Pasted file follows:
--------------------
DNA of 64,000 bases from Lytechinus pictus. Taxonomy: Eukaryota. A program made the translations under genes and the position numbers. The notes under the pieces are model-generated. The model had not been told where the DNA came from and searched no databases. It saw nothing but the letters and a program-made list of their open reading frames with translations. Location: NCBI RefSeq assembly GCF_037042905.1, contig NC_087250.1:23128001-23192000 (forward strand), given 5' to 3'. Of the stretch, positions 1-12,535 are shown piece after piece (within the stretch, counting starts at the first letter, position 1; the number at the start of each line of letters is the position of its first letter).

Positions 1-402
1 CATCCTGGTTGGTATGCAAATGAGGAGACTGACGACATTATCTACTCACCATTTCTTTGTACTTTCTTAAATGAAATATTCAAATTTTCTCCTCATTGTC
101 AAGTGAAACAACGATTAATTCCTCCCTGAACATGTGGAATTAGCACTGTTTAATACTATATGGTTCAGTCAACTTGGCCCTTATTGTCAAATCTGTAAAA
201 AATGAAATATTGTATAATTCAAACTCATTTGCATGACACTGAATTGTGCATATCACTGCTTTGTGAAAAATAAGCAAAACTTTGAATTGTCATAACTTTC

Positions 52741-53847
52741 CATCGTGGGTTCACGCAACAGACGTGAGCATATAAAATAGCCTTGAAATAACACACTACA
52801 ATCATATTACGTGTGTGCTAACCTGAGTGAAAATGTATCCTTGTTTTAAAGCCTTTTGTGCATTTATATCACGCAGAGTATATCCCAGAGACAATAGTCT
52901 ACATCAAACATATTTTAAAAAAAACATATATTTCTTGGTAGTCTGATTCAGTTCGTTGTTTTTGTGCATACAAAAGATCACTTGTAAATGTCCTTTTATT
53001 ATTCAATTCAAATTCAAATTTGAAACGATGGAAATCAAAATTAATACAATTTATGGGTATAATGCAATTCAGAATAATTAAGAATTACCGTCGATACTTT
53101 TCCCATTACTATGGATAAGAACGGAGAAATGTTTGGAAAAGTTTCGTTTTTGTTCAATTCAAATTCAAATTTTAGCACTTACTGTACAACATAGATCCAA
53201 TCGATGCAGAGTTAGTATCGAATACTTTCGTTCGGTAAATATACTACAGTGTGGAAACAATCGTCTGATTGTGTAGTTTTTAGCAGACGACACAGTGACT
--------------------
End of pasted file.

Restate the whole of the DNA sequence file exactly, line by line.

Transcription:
DNA of 64,000 bases from Lytechinus pictus. Taxonomy: Eukaryota. A program made the translations under genes and the position numbers. The notes under the pieces are model-generated. The model had not been told where the DNA came from and searched no databases. It saw nothing but the letters and a program-made list of their open reading frames with translations. Location: NCBI RefSeq assembly GCF_037042905.1, contig NC_087250.1:23128001-23192000 (forward strand), given 5' to 3'. Of the stretch, positions 1-12,535 are shown piece after piece (within the stretch, counting starts at the first letter, position 1; the number at the start of each line of letters is the position of its first letter).

Positions 1-402
1 CATCCTGGTTGGTATGCAAATGAGGAGACTGACGACATTATCTACTCACCATTTCTTTGTACTTTCTTAAATGAAATATTCAAATTTTCTCCTCATTGTC
101 AAGTGAAACAACGATTAATTCCTCCCTGAACATGTGGAATTAGCACTGTTTAATACTATATGGTTCAGTCAACTTGGCCCTTATTGTCAAATCTGTAAAA
201 AATGAAATATTGTATAATTCAAACTCATTTGCATGACACTGAATTGTGCATATCACTGCTTTGTGAAAAATAAGCAAAACTTTGAATTGTCATAACTTTC

Positions 52741-53847
52741 CATCGTGGGTTCACGCAACAGACGTGAGCATATAAAATAGCCTTGAAATAACACACTACA
52801 ATCATATTACGTGTGTGCTAACCTGAGTGAAAATGTATCCTTGTTTTAAAGCCTTTTGTGCATTTATATCACGCAGAGTATATCCCAGAGACAATAGTCT
52901 ACATCAAACATATTTTAAAAAAAACATATATTTCTTGGTAGTCTGATTCAGTTCGTTGTTTTTGTGCATACAAAAGATCACTTGTAAATGTCCTTTTATT
53001 ATTCAATTCAAATTCAAATTTGAAACGATGGAAATCAAAATTAATACAATTTATGGGTATAATGCAATTCAGAATAATTAAGAATTACCGTCGATACTTT
53101 TCCCATTACTATGGATAAGAACGGAGAAATGTTTGGAAAAGTTTCGTTTTTGTTCAATTCAAATTCAAATTTTAGCACTTACTGTACAACATAGATCCAA
53201 TCGATGCAGAGTTAGTATCGAATACTTTCGTTCGGTAAATATACTACAGTGTGGAAACAATCGTCTGATTGTGTAGTTTTTAGCAGACGACACAGTGACT